A writer's thoughtful look at the personal and social implications of her foray into the "manly art" of boxing.
In 1993, after lawsuits had forced the opening of amateur boxing to women, Denfeld joined the Grand Avenue boxing gym in Portland, Ore., becoming a competitive and successful fighter. In this book, Denfeld describes her experience in sweaty and bruising detail, and uses boxing as a window on the politics of female aggression. She recounts the suspicion and discomfort of the men at the gym when she began her training and how, as she became more skillful, they came to see her not as a woman but as a fighter. Similarly, as her own confidence developed, Denfeld found that she could be every bit as aggressive in the ring as the men. Denfeld argues that the denial of female aggression and the trivialization of female violence are roadblocks to women's equalitydepriving them of opportunities in sports and the military, for example. It is also socially dangerous; women's sexual abuse of children, for instance, is rarely discussed. This book has greater authority than The New Victorians (1995), Denfeld's critique of contemporary feminists: She knows more about boxing than she did about feminism. But it would have been even more interesting if she had woven her own background into this story. She makes no mention of her biracial identity, although society, as she notes, regards the aggression of women of color differently from that of white women. Denfeld also grew up poor, which she briefly mentions; since class, too, shapes women's relationship to aggression, anger, and competition, this warrants more discussion.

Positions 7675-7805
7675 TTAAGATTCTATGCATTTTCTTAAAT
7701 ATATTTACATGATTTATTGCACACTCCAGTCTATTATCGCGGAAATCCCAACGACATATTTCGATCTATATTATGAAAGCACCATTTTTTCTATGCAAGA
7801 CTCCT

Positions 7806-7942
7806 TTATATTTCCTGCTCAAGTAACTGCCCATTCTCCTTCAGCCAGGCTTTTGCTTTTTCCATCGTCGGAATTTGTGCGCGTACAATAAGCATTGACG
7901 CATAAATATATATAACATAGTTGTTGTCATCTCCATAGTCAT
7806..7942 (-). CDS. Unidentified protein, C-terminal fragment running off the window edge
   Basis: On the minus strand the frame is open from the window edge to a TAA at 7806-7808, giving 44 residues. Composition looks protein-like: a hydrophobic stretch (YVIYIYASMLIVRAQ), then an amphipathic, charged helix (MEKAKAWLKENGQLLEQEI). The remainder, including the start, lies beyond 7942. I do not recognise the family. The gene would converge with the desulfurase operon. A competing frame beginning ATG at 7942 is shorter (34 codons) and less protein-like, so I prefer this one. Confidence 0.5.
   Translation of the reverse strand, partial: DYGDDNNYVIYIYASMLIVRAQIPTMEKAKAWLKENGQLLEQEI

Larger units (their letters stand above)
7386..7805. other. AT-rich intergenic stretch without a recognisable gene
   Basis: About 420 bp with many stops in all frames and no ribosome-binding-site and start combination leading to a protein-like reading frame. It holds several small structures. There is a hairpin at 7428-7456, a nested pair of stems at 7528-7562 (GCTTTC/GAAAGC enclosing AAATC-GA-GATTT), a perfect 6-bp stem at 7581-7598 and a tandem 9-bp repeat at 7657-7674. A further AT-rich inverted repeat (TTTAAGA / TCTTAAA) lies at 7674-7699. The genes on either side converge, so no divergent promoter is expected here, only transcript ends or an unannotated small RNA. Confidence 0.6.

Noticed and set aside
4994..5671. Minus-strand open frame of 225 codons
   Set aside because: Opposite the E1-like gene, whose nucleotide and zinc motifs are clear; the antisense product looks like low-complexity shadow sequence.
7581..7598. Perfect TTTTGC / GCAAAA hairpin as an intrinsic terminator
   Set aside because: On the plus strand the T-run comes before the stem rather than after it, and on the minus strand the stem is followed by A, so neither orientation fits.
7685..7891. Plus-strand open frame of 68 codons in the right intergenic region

Despite some holes, a well-rendered personal account of female athletic experiencea rare offering. Denfeld also makes an engaging contribution to popular discussion of female aggression, a subject that clearly merits closer attention.